The long-awaited release of Tomb Raider Reloaded brings Lara Croft back to life, but was it worth the wait? Since the game’s full release on February 14 this year reviews have been mixed, so does it represent an improvement on the 1996 original or not?
A New Look Based on the 1996 Original
The general idea is sure to appeal to fans of the original Tomb Raider, as Reloaded is based on the version of Lara Croft that appeared in the original game in 1996 rather than in the grittier versions in the Survivor reboot. However, since this is a free-to-play mobile game long-term fans of the franchise may worry that the gameplay is boiled down to something too simplistic to be satisfying.
There’s a huge global market for Tomb Raider products, as that original game in 1996 spawned many sequels and reboots, as well as movies and other spin-offs. Not all of these attempts have been successful, but Tomb Raider remains one of the most–loved franchises and sits at 39th place in the list of the best-selling game franchises in history.
We can see an example of the Tomb Raider appeal by looking at the best apps out there for mobile casinos. The likes of Party Casino and LeoVegas have big selections of slot games covering a huge range of themes, with this game covered in slots such as Tomb Raider and Lara Croft Temples and Tombs. These games feature some of the most recognizable images from the franchise and add variety alongside other casino games like baccarat and blackjack.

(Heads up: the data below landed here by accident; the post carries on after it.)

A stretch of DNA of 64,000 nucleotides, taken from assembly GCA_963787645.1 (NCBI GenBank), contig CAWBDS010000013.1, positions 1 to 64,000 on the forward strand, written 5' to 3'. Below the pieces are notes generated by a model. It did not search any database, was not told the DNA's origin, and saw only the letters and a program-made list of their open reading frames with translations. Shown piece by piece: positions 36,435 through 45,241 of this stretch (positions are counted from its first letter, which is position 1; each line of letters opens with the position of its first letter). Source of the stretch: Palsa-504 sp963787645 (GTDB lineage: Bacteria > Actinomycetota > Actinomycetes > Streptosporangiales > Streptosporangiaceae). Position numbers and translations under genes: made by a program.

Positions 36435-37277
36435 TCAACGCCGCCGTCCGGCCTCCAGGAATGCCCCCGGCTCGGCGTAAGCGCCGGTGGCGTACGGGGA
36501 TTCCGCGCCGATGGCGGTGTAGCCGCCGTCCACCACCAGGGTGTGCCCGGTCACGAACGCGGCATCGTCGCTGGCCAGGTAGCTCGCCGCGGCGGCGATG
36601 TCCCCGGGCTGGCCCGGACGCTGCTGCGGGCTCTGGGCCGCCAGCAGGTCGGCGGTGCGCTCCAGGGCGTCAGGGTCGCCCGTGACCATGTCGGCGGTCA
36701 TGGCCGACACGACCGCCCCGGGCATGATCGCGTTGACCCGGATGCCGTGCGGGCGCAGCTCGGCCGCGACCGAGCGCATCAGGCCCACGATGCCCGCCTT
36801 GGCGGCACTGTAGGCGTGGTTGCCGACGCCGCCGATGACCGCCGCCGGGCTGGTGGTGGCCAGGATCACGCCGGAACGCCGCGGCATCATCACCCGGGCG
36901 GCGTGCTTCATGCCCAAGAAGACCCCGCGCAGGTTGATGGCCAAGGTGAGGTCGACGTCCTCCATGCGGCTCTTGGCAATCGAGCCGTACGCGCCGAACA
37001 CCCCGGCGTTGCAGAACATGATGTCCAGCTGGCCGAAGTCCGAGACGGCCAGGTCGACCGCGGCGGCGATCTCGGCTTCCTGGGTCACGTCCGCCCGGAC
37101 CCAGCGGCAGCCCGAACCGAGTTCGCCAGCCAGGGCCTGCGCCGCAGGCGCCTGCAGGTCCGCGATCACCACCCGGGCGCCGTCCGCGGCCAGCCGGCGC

The Early Reviews and the Microtransactions Issue
The gameplay sees her look for treasure across more than 50 locations on a world map, and each location has various stages in it. It’s reasonably varied and difficult enough that even players who’ve completed Tomb Raider games in the past could struggle more than they expect to.
The controls are simple, as you only need to move Lara around the screen and avoid traps. When she stops moving, our heroine targets enemies and shoots at them. While the mobile version of this classic hasn’t been out long enough for everyone to try it yet, the early reviews paint a picture of a good idea that has arguably been let down in the execution.
This review from GameSpot is largely positive about the game, pointing out the pleasures of exploring dungeons and mentioning that the microtransaction system isn’t too troublesome. On the other hand, this Forbes review talks about a poor user interface and the incredibly high number of microtransactions and in-game collectibles that ruin what was a good idea for a game. This review also suggests that later levels are set up to be almost impossibly difficult to complete.
There’s no doubt that fans of Tomb Raider will be keen to give this mobile version a try. It’s certainly visually reminiscent of the 1996 original, while the gameplay is challenging enough to keep players coming back for more. Ultimately, your opinion on Tomb Raider Reloaded will probably come down to how you view the microtransaction approach and whether you’ve got the patience to work through all of the different stages.